Apart from Akpabio, others like former governor of Bayelsa, Timipre Sylva, former governor of Benue, George Akume and even former Information and Culture minister, Lai Muhammed, have had to answer questions bordering on corruption practices while in office. What does President Buhari feel about the Independent Corrupt Practices Commission (ICPC)’s case that involves Mr Lai Muhammed? Silva’s case is interesting as he would now be joined in Buhari’s cabinet by no less a person than Festus Keyamo, who had been his prosecutor for the Economic Financial Crime Commission (EFCC). A bad taste but not much of a surprise in Buhari’s faux anti-corruption era. One only needs to recall Babachir Lawal and others in his last cabinet. More so, has Adams Oshiomhole, Buhari’s party chairman, not said once people move over to their party, they become saintlike and get washed off their previous corruption stains?
Or could it be said that former governor of Osun state, Mr Rauf Aregbesola is his state’s most preferred choice in the national cabinet? Maybe the state government whose executive governor had been his former worker, but the people of Osun? A measure of what the people thought of his eight year stewardship was the controversial election that brought in his successor, Mr Gboyega Oyetola . Even though Supreme Court has validated Oyetola’s victory, Buhari’s ‘remote control’ moment of Freudian slip is revelatory enough.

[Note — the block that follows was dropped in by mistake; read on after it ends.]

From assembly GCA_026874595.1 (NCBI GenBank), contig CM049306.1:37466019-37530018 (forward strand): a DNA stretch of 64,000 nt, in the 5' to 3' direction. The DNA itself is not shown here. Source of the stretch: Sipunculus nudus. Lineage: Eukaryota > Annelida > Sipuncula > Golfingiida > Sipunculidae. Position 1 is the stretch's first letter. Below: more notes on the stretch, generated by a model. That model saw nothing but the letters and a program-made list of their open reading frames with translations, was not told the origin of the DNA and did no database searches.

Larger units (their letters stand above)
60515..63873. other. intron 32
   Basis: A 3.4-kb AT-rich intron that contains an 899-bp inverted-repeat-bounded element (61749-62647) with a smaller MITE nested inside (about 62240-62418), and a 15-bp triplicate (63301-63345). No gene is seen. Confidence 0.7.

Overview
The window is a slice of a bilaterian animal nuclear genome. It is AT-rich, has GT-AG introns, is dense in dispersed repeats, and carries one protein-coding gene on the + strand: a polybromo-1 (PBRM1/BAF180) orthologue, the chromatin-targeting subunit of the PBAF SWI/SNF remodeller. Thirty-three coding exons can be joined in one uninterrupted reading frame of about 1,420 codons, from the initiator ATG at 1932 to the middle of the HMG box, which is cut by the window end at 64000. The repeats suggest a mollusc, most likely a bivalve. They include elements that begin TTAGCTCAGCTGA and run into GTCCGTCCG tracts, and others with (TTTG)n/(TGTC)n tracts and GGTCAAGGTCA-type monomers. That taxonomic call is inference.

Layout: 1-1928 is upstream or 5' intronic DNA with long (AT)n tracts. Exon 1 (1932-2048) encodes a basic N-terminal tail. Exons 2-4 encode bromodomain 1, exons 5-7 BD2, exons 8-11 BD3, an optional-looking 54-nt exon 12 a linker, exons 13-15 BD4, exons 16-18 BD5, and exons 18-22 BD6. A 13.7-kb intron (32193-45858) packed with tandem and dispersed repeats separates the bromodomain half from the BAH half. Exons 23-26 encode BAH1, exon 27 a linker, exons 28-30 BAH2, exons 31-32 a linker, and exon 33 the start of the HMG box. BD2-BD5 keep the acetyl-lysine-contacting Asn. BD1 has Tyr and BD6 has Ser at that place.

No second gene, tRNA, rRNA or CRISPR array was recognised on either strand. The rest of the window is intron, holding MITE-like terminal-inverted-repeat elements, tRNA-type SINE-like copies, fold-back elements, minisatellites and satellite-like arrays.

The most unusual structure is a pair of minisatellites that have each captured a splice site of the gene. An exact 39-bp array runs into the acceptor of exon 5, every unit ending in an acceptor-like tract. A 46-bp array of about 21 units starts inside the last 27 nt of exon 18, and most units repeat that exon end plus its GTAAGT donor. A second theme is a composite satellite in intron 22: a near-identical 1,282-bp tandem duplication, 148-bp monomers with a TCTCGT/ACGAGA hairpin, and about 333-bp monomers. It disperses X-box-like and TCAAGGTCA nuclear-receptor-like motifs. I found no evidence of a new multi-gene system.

What about Buhari’s failed promise to the teeming population of young ones in the country about their inclusion in his government? The same president who did not have any reservation in signing the “Not Too Young To run bill” into law, and who had enthusiastically said “young people of Nigeria are now set to leave their mark on the political space,” could not trust any of them in his cabinet. Not even in the ministry that purportedly caters for the youth, the Ministry of youths and sports. The average age of Buhari’s proposed cabinet is around 52, that is a lot of gap above any categorisation of youth. In fact, five of those he prefers to work with are 70 years and above.
Buhari’s choice of ministers also makes it clear his stand on the legitimate agitation for more representation of women in governance in the country, of which he had appeared to have hearkened to during his reelection campaign. While the number of his ministers increases from 36 in 2015 to 43 in 2019, Buhari could only add one more female minister to the six he appointed four years ago. Would it also be much of a surprise if, most of these imminently qualified women – Sharon Ikeazor, Pauline Tallen, Zainab Ahmed, Sadiya Farouk Umar, Ambassador Mariam Katagum, and Ramatu Tijani – are given junior cabinet posts? Surely not.
The foregoing, not exhaustive enough surely, doesn’t foretell good tidings that Nigerians so much desire. Also it will be much of a surprise if Nigerians are offered positive surprises this time around as one could even say that the constitution of a cabinet might amount to nothing of a significant sort, in an administration which is known to defer its key decision making process to some few powerful persons, known as the cabal. Would the overbearing spectre of the cabal not hinder the works of the new ministers as it was widely said to have done the last term?